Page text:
There are now two arguments inside the parentheses, separated by a comma.

An argument is a value that's passed to a function.

The two arguments to the printf() function are:

The first argument is a control string, and it controls how the output specified by the following argument or arguments is to be presented.

It is also referred to as a format string.

The second argument is the name of the variable, salary.

The control string in the first argument determines how the value of salary will be displayed.

%d is called a conversion specifier for the value of the variable.

Conversion specifiers determine how variable values are displayed on the screen.

A d is a decimal specifier that applies to integer values.

It means that the second argument, salary, will be represented and output as a decimal (base 10) number.

Conversion specifiers always start with a % character so that the printf() function can recognize them.

Because a % in a control string always indicates the start of a conversion specifier, you must use the escape sequence %% when you want to output a % character.

The following code shows how to use two Conversion specifiers.

    #include <stdio.h> 
      //from  w  ww.java2  s . c o  m
    int main(void) 
      int chair;                              
      int table;                                
      chair = 2;                              
      table = 3;                                
      // Display some output 
      printf("%d table for %d chair\n", table, chair); 
      return 0; 

You first declare two variables, table and chair, with these statements:

int chair;                                // Declare a variable called chair 
int table;                                // and a variable called table 

You specify both variables as type int so they both can only store integer values.

They have been declared in separate statements.

Because they are both of the same type, you could have saved a line of code and declared them together like this:

int chair, table;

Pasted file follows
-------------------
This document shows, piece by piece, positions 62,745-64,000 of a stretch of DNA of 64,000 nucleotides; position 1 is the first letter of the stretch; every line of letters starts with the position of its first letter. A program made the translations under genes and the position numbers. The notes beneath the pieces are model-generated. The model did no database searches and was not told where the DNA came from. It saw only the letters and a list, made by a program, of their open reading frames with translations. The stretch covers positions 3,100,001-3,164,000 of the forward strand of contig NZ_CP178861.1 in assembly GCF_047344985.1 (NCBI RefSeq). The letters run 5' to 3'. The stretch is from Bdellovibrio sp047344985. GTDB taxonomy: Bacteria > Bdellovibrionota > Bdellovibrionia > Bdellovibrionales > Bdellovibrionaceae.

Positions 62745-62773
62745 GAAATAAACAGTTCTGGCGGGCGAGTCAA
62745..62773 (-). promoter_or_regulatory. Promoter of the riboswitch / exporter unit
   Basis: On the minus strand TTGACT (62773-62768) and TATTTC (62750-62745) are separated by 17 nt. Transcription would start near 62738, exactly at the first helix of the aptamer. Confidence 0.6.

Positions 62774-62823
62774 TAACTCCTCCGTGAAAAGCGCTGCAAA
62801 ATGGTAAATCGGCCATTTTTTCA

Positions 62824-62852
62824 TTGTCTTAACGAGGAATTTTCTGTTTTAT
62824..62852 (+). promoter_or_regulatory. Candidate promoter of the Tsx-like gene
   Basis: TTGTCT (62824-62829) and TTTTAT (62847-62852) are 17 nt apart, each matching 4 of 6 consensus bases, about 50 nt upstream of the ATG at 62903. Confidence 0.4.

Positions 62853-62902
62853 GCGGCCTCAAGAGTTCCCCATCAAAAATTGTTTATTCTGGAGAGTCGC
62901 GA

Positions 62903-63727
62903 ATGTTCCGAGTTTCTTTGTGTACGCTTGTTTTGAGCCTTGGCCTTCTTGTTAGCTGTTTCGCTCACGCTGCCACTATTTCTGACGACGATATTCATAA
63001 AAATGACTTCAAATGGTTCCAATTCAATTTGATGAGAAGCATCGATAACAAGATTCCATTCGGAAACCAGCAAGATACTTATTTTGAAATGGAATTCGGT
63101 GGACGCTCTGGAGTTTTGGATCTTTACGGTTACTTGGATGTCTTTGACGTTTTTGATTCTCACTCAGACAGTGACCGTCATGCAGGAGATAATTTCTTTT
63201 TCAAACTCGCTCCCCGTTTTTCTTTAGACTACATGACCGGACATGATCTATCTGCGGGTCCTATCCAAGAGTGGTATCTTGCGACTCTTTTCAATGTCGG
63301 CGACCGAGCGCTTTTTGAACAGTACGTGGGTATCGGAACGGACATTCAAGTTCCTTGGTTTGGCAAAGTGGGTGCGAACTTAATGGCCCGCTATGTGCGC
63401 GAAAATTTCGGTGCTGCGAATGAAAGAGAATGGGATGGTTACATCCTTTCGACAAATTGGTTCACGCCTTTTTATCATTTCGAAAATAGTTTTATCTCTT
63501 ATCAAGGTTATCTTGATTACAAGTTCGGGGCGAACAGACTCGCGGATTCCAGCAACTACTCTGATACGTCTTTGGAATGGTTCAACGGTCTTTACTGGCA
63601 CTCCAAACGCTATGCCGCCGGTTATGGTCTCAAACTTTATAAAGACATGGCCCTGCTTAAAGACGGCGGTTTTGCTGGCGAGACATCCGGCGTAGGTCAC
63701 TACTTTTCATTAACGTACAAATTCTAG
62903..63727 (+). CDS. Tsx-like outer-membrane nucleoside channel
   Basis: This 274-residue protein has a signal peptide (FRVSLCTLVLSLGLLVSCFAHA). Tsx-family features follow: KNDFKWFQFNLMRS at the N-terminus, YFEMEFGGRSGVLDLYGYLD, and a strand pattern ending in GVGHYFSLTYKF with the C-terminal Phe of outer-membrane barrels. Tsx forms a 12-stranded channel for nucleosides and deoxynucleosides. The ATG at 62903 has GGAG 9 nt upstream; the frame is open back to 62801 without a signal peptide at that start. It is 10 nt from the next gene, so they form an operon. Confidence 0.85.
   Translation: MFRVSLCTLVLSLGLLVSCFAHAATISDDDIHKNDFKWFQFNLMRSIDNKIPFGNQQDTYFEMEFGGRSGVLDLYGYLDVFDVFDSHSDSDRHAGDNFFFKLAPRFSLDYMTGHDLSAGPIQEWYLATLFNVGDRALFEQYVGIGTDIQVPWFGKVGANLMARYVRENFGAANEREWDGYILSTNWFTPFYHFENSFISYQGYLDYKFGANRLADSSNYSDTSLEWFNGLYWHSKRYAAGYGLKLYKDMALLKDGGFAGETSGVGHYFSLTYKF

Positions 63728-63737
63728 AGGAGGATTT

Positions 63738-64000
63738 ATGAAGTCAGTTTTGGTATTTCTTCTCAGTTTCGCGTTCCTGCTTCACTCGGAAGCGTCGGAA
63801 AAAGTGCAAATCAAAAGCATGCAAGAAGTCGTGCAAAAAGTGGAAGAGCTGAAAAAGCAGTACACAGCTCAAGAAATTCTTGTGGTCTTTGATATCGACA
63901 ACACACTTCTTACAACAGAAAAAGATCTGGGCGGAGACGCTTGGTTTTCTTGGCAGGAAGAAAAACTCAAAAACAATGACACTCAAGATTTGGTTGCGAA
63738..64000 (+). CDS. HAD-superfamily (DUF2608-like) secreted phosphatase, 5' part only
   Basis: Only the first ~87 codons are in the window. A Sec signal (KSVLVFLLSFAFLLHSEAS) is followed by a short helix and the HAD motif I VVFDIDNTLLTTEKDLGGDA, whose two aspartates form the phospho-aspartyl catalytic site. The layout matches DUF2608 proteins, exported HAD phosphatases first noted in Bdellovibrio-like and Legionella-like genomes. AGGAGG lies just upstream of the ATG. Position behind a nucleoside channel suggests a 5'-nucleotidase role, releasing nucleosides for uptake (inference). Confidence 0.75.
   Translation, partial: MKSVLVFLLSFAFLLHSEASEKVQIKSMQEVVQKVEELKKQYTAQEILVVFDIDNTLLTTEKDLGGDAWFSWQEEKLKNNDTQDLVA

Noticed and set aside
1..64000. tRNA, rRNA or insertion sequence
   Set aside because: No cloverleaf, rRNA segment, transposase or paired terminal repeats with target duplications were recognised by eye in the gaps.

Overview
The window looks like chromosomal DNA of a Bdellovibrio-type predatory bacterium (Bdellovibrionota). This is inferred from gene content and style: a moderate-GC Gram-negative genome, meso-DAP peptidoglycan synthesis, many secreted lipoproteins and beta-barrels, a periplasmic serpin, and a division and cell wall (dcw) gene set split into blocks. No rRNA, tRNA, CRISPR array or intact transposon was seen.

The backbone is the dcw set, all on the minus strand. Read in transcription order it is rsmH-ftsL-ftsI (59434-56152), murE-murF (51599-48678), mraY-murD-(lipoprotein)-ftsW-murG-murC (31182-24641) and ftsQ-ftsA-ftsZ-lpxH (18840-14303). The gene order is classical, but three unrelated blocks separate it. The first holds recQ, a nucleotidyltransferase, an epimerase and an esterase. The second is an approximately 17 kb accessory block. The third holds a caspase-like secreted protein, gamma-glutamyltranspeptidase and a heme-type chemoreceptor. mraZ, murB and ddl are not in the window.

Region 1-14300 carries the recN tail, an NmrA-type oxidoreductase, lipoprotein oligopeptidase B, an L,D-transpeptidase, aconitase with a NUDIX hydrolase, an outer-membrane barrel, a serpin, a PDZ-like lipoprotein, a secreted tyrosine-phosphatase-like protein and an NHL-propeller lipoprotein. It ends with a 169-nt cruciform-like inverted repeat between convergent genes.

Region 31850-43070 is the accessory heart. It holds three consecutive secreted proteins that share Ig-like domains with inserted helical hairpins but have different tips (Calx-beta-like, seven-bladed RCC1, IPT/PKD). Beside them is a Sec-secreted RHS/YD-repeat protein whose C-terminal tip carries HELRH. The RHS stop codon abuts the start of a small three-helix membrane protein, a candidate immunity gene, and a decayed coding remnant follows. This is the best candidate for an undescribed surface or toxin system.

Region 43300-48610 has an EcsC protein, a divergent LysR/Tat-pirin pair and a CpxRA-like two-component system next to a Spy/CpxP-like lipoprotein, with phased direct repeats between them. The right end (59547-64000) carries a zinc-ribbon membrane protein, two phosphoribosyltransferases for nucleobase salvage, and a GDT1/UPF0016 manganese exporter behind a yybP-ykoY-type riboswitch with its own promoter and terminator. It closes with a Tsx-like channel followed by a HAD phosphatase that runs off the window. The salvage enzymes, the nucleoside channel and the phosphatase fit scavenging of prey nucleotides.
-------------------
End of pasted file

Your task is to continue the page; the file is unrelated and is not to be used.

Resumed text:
The next two statements assign the value to each variable:

chair = 2;                          
table = 3;                          

The code above generates the following result.

Example: Using Variables

This program does a simple calculation using the values of the variables:

    #include <stdio.h> 
      //from   w w  w. j a va 2  s.com
    int main(void) 
      int total_count; 
      int birds; 
      int tigers; 
      int pigs; 
      int others; 
      birds = 26; 
      tigers = 13; 
      pigs = 541; 
      others = 46; 
      // Calculate the total number
      total_count = birds + tigers + pigs + others; 
      printf("We have %d in total\n", total_count);   // Output the result 
      return 0; 

The code above generates the following result.

Initializing Variables

In the previous example, you declared each variable with a statement such as this:

int birds;                         // The number of birds as pets 

You set the value of the variable birds using this statement:

birds = 2; 

This sets the value of birds to 2.

The first statement creates the variable called birds, but its value will be whatever was left in memory from the last program that used this memory.

We can initialize the variable when we declare it.

You can do this with the following statement:

int birds = 2; 

This statement declares birds as type int and sets its initial value to 2.